Films like Understanding Science (1994) and A x Canada (1995) often share the voiceover narration with Dirk’s immediate family, but in Rote Movie (1994) he goes solo, placing himself behind the wheel of a car, reciting words reflecting on his feelings of exile, distance and loneliness: “walking through a landscape alone”, “gypsy”, “victim”, in a slow vaguely depressive incantation of unintelligent memories.

By Traum a Dream (2002) the unintelligent memories have become distinctly more sinister. Samples of found footage suggesting memory and repression vie chaotically for attention with Dirk’s voice reciting repeated words and phrases, punctuated by splutters and coughs, as though attempting to wrest some meaning. This meaning comes at last with the final sentence dragged out phrase by phrase in the third person: “he began to remember what he didn’t want to remember, what had been taken from when before he knew a secret of before he knew himself”.

The voice anchors these films in a personal, subjective realm that avoids direct expression or communication in preference to a combination of syntactic tics and diaristic “notes to self”.

It is a melting pot of more than just fragments of images, there are clusters of things, ideas, sounds, words, that swim in and out of your attention. I wanted this film to be a dense multidimensional collage of automatic writing, sound poetry and abstracting strings of images. (2)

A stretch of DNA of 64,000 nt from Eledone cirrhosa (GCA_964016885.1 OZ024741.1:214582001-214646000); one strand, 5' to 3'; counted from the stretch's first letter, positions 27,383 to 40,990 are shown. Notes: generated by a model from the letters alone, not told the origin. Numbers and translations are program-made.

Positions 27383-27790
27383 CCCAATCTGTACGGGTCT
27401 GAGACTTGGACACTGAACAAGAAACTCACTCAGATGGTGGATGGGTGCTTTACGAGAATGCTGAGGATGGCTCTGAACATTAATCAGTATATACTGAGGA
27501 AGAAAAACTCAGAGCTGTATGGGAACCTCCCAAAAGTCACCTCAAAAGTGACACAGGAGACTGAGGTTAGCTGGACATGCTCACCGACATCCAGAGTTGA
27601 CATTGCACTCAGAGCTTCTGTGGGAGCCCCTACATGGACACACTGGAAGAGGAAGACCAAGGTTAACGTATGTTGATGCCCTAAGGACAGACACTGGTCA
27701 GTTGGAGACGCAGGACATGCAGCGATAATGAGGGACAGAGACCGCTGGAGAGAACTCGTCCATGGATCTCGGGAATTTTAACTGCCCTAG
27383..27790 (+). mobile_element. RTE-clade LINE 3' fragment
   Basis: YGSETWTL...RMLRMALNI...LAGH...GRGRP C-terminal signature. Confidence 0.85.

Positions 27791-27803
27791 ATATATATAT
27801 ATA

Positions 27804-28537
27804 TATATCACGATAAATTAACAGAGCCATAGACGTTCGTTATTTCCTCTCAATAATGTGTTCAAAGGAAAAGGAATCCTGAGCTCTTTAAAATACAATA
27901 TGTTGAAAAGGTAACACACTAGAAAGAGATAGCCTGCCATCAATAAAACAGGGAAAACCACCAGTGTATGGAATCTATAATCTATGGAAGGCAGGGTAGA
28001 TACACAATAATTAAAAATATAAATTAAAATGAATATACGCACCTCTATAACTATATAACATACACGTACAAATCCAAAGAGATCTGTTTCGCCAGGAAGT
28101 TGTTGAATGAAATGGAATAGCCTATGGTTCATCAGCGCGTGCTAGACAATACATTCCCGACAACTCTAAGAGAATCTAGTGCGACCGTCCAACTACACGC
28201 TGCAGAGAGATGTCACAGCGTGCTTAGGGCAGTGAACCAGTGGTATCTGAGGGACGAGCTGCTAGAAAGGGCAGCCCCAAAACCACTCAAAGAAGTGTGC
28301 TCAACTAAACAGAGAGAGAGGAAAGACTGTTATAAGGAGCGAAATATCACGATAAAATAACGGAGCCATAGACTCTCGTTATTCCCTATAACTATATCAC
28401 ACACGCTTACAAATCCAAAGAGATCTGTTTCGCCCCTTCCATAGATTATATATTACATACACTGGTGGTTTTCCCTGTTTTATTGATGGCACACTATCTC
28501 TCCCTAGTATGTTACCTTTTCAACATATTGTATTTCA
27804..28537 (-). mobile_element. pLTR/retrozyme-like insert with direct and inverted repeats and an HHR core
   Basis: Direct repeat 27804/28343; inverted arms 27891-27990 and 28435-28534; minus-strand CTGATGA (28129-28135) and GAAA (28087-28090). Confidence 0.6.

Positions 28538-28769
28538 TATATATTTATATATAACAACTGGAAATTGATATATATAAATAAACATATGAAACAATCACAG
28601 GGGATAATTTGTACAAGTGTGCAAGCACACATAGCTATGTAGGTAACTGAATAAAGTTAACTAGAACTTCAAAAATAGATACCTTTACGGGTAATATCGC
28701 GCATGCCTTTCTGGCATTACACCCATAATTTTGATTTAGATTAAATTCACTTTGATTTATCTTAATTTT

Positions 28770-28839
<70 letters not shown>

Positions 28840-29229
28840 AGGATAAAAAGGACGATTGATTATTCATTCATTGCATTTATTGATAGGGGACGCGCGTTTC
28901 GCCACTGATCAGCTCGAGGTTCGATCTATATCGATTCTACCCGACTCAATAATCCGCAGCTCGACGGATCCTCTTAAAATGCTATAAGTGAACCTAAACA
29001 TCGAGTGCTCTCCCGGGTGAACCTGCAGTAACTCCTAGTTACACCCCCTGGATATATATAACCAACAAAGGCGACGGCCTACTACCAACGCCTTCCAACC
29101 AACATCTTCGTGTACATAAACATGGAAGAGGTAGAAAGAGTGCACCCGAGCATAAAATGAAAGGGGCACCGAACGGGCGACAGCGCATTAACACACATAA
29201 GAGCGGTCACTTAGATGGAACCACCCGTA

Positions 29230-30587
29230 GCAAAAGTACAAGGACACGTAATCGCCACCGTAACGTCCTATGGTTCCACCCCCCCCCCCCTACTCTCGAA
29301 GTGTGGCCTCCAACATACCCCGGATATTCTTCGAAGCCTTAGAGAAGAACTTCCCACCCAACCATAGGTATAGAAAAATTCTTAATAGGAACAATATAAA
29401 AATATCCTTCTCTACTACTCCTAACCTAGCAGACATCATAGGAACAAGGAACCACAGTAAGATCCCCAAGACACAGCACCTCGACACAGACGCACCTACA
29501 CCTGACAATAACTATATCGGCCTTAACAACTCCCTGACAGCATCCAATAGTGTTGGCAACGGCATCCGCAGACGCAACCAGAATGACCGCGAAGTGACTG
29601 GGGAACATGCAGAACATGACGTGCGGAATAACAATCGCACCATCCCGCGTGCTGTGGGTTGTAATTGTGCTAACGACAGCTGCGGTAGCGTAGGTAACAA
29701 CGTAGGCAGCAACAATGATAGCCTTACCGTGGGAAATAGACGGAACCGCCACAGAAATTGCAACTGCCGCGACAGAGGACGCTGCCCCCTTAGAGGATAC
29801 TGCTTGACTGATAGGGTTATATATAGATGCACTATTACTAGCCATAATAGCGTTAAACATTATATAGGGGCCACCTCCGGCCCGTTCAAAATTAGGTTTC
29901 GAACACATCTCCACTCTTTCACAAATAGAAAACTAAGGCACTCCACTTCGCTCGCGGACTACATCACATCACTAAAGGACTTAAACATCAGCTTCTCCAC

This statement of intent is a key to Dirk’s films. These restless, hybrid home-made animations typically cut together a pixellation driven, fast-forward clash of graphical images, hand-drawn, direct-to-film text, erasure and manipulation of found footage; ideas are just grasped before successive fresh images and repetitions move through another set of visual experiments, leaving the signature movement trace of a gesture.

Rote Movie is made from images of road signs, cars and billboards, the passing landscape rendered as elegantly simple rotoscope drawings, reprinted and texturally manipulated filmic images, and the inevitable repetition of countdown leader. In subsequent films Dirk has been refining the more associative and illustrative relationships between image and sound of Rote Movie, into more abstracted forms, equally personal and subjective but more dynamically reflexive.

One ingredient in these films is found footage; variously operating as a texture, a signifier of nostalgia and memory, an index of the medium (academy leader, etc.) and an occasional oblique commentary. Usually this sits within the repertoire of effects and manipulations, but the recent film H2 (2005) is an enigmatic exception. Cut down to 16mm from a 35mm trailer for the movie Shaft, the slowed down voice, gunshot explosions and lsaac Hayes’ iconic music become barely recognisable and monstrous. The arbitrary framing provides glimpses of the edges of faces, fleeting urban scenes, partial text, all rendered in cyan negative in a kind of psycho-dramatic abstraction, all the more unsettling than Gordon Parks’s originating gangster populated dystopia. It is a reminder of how, by simply repositioning the frame, extant material can be transformed.